Despite the increasing visibility of LGBTQ people in American culture, our understanding of bisexuality remains superficial. Young people are increasingly rejecting traditional labels altogether. So who is bisexual? Is being bisexual a matter of identity and lifestyle, or is it rooted in biology? To find some answers, Ritch Savin-Williams sought out the voices and stories of dozens of Gen Z and Millennial young adults from a range of racial, ethnic, and social class groups whose understanding of what it means to be bisexual defies not only traditional views but the very notion of attaching a label to sexuality. The result is the new book called “Bi – Bisexual, Pansexual, Fluid and Nonbinary Youth.” Dr. Ritch Savin-Williams is professor emeritus of developmental and clinical phycology at Cornell University. He is the author of nine previous books, including “Mostly Straight: Sexual Fluidity among Men” and “The New Gay Teenager.”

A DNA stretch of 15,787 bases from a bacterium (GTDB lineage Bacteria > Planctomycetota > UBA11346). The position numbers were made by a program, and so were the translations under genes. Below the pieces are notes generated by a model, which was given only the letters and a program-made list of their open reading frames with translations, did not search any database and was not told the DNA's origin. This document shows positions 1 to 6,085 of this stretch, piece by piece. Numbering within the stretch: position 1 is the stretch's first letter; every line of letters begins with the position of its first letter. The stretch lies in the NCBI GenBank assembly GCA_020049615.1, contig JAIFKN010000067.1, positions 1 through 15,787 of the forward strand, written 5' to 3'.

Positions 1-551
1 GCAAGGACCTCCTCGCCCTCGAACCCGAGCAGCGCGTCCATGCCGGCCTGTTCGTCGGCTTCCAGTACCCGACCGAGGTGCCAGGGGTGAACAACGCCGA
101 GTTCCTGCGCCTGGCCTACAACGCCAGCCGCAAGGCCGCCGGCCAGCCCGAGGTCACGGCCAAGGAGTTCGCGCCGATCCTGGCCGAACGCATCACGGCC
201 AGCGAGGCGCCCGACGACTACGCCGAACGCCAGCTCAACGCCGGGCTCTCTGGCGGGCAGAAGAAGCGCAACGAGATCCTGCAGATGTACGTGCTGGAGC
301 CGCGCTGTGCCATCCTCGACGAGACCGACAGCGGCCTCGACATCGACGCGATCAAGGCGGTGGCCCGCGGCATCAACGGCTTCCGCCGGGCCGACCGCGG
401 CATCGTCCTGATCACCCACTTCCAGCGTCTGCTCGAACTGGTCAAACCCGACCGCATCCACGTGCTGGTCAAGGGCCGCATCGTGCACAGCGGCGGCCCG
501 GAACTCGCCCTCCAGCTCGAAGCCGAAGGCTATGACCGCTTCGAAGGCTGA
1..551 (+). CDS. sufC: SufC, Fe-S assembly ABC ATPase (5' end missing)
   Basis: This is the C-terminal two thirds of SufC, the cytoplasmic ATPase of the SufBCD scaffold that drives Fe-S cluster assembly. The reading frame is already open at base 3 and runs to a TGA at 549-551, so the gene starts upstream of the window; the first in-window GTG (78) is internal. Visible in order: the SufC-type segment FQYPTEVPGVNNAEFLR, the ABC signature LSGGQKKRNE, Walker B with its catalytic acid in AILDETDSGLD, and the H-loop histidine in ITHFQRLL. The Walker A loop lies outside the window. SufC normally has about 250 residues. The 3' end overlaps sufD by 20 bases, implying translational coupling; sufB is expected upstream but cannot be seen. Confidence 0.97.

From our conversation with Dr. Savin-Williams we learned how important friends and peer groups can be in the lives of LGBTQ young people. But even more important for good mental health and happiness is support from their parents. That’s the topic of today’s Academic Minute.
Photo courtesy of NYU Press.